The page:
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It’s the time of year when people who love apples celebrate. But there’s a new threat to the U.S.’s $4 billion annual apple industry. Young apple trees have been suddenly dying. 

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In North Carolina, up to 80% of orchards have been affected. Pennsylvania’s apple industry, valued at $107 million last year and fourth in the nation, is also at risk. Researchers call the problem Rapid Apple Decline or RAD, and they’re trying to figure out what’s causing it.

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One grower who’s worried about his apple trees is Noah Petronic. He’s the orchard manager at Soergel Orchards in Wexford, north of Pittsburgh. 

As he walks down a row of Braeburns, most of the trees look healthy, with green leaves and bountiful pink fruit.  But a couple trees have taken on a strange rusty hue and are clearly struggling. 

“You can just see the first two trees you hit right here have shut down just over the past few weeks,” he said. “And I can point out about another five or six that are shutting down.”

Petronic started noticing the problem around 2013.

“You have a beautiful crop on, especially August-September,” he said, looking toward a withering tree. “And then, all of a sudden, you’d come back a week later, and it would be dead.”

Rot along the grafting union, which connects the grafted variety to the roots, is a sign of RAD. Photo: Julie Grant/The Allegheny Front

Apple trees are actually made up of two parts that are grafted together. Growers choose a type of rootstock, based on the soil or size of the trees they want, and then graft the apple varieties – like Braeburn or Golden Delicious – onto it.

Petronic scrapes his boot along the bark of a dying tree, just above the root.

“You can see where the graft union is down there,” he said, revealing a line around the base of the narrow trunk. “That’s just totally necrotic – it’s rotting away. If we could peel it away, you could actually see the rot.”

That rot at the graft is the tell-tale sign of Rapid Apple Decline, also called Sudden Apple Decline.

Bad Year for RAD

“This year, it’s been horrible,” said Kari Peters, an associate research professor at Penn State’s Fruit Research and Extension Center in Adams County.  Seventy percent of the state’s apples are grown in the county. Peters has heard from about 50 Pennsylvania apple growers this year.

“I’ve been so overwhelmed in 2019 by reports of massive tree die-off that it’s been difficult to keep up,” she said.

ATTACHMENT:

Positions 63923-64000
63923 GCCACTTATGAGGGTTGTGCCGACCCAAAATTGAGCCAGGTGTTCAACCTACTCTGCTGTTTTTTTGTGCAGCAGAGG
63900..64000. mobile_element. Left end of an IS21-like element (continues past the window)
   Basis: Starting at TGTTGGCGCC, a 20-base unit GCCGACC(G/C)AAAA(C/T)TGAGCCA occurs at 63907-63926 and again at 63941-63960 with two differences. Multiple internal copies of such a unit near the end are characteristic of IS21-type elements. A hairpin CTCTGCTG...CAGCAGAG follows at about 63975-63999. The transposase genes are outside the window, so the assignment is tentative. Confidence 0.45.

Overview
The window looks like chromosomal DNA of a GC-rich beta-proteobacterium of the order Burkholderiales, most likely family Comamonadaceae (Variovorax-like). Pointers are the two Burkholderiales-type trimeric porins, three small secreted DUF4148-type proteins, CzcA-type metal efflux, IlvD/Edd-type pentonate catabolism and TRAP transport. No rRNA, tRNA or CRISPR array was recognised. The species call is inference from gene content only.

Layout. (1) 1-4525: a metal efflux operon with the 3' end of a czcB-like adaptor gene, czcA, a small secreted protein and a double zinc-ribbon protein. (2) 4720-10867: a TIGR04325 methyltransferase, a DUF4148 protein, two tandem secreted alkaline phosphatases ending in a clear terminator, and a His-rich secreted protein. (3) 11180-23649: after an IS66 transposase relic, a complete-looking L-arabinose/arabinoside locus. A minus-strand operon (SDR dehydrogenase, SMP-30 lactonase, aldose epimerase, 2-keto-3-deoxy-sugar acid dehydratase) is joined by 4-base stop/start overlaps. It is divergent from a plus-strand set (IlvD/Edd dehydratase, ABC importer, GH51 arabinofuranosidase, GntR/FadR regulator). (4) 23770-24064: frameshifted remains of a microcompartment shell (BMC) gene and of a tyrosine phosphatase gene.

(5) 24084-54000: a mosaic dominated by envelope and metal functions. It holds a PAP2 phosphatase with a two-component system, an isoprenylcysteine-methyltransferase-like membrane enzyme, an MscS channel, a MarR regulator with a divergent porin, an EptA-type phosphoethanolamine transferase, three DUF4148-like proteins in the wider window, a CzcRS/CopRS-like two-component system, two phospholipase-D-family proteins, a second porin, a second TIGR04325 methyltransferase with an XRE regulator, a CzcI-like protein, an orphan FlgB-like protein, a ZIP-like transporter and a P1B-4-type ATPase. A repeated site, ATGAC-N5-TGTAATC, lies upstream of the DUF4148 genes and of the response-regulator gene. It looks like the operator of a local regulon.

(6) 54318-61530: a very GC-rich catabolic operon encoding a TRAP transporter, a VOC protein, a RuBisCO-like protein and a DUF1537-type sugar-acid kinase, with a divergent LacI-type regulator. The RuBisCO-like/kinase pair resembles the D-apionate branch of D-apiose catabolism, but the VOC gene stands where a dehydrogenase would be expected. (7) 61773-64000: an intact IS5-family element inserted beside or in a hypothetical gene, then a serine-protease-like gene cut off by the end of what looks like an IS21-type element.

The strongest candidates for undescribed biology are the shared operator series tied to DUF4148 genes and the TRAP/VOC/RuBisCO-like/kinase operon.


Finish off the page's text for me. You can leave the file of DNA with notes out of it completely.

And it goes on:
Peters has been trying to get to the bottom of it. She and other researchers have looked at common apple problems like soil pathogens, viruses and even rodents. Everything they’ve tested has come back negative.

“The common thread with these declining or dead trees is the collapse at the graft union,” she said. “The roots were perfectly healthy, and the graft union was dying.”

Peters doesn’t think this is caused by an insect or a disease that spreads from tree to tree.

A study by Cornell University published this year found that weather-related stress like drought and severe cold could be an underlying cause.  

Peters doesn’t believe that’s the whole story. She has other theories, including increased rainfall or certain herbicides. A variety of stressors could be working together to lead to Rapid Apple Decline.  

“We just don’t know,” Peters said.

Could High-Density Orchards be at Higher Risk?

Researchers are also looking for a connection between newer growing methods and Rapid Apple Decline.

At Soergel Orchards, one stand of apple trees looks like a nostalgic picture of an orchard. Forty-year-old trees of Stayman, Winesap and other older varieties spread their branches twelve feet out. While in the next field, rows of tightly planted saplings of newer varieties like Crimson Crisp are being trained upward on a trellis. 

“We’re getting higher production off of this high-density orchard quicker,” Petronic said. “So we’re able to help break even a little faster than than the old-style orchards.”

Trees grown this way can produce apples in half the time as trees that are more spread out. 

But this higher density planting can stress trees. Petronic also fears that the increasing rainfall in recent years is creating constantly wet ground here, which researchers are also looking into as another possible factor.

“It’s heartbreaking,” he said. “Because you’re taking care of these trees for years and years…and all of a sudden, it just doesn’t make it.”

Petronic says farming isn’t getting any easier, but to continue growing local produce for customers, orchards like his will have to learn to adapt to Rapid Apple Decline.